effectively with out any noise worth talking of right up to at least 9dB
    with little trade off even up to 15dB.

    I've just been reading an article in the UK's Televisual about HD in
    general and the usual old 'vested interest' statements have been quoted
    about HDV in particular;

    A BBC person is alleged to have said that the Z1 makes a very good 16:9
    DV camera but the high compression is not useful at the moment. Does
    this statement actually mean anything useful? The fact is that the Beta
    SX format, another MPEG 2 format with a mere 10 to 1 compression is
    already old hat and much used for news and satellite uplift stories such
    as 'Big Cat Diary'. HDV is 20 to one compression but the technology has
    marched way ahead since Beta SX. The issue is about editing and just
    because the 'establishment' represented by Avid, Quantel and Final Cut
    Pro have been caught on the hop and have only been able to offer Micky
    Mouse HDV solutions so far means absolutely nothing at all. Canopus have
    clearly demonstrated the next wave of post production technology with
    timelines that can mix and match all known media, including SD, HD and
    HDV without losing original quality and outputting to anything, so all
    this stuff about being unable to broadcast HDV is as irrelevant to our
    business as whether or not there's life on Mars. Just as we used to mix
    Hi8, DV, SP and Digi onto a Digi broadcast master, we can mix HDV with
    anything else onto either a Digi Beta or HDCAM master.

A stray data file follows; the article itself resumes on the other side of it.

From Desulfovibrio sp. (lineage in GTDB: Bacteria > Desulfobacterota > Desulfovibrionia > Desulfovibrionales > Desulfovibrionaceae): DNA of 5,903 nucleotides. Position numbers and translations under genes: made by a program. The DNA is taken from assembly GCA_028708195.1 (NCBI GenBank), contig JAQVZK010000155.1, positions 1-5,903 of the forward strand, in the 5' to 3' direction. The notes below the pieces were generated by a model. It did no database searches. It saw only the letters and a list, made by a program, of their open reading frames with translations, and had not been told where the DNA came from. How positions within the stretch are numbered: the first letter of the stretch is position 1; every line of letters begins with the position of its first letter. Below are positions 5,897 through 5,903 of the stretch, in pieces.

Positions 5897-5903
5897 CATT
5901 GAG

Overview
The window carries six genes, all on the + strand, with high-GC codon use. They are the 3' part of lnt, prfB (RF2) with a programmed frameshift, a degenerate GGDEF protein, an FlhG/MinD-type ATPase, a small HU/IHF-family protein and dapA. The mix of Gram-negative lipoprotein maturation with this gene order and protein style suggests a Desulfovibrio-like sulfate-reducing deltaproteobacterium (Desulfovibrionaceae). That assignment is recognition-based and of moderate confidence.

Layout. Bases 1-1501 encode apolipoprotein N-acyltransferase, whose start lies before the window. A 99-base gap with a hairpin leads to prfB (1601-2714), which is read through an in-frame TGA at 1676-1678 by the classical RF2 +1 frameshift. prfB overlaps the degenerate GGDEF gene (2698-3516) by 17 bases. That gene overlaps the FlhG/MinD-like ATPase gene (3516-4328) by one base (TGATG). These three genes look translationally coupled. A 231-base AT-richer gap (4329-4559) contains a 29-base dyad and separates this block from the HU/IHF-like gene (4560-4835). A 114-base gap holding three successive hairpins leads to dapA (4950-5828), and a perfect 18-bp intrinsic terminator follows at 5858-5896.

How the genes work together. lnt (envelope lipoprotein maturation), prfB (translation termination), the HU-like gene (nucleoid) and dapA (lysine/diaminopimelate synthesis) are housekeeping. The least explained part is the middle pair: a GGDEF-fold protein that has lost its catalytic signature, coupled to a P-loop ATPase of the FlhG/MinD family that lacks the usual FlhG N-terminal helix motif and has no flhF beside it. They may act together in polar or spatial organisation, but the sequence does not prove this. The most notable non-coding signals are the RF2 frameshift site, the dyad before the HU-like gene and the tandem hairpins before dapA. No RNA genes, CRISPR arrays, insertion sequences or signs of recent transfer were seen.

In another statement we are told that HDV is too delicate and locks up
    with too much movement, well I've been trying reproduce this affect
    without success so far? In the latest issue of Broadcast there's another
    one of those thrown together articles about 'new technology' (Underlined
    by the wrong pictures over the editorial) Which nevertheless is rather
    more flattering and optimistic about the Z1 and HDV, the only negative
    in their article is that HDV has slightly less pixels than HDCAM. Big

    So what is all this spurious concern about? Think business and vested
    interest and anyone can easily join those dots.

    The Z1 is selling like hot cakes with reportedly over 6,000 already
    sold. I'm now more certain than ever that the Z1 and HDV are going to
    prove that the world is round despite the flat earth position of the
    Moving Vision, Apr 11, 2005
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  2. Moving Vision

    Ty Ford Guest

    So I guess that means the audio being 384kbps stereo instead of linear pcm
    44.1, 16-bit doesn't bother you?


    Ty Ford

    -- Ty Ford's equipment reviews, audio samples, rates and other audiocentric
    stuff are at www.tyford.com
    Ty Ford, Apr 12, 2005
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  3. Moving Vision

    Steve King Guest

    Reminds me of the doomsday discussions of analogue LP vs. digital CD--- not
    that both sides weren't right;-)

    Steve King
    Steve King, Apr 12, 2005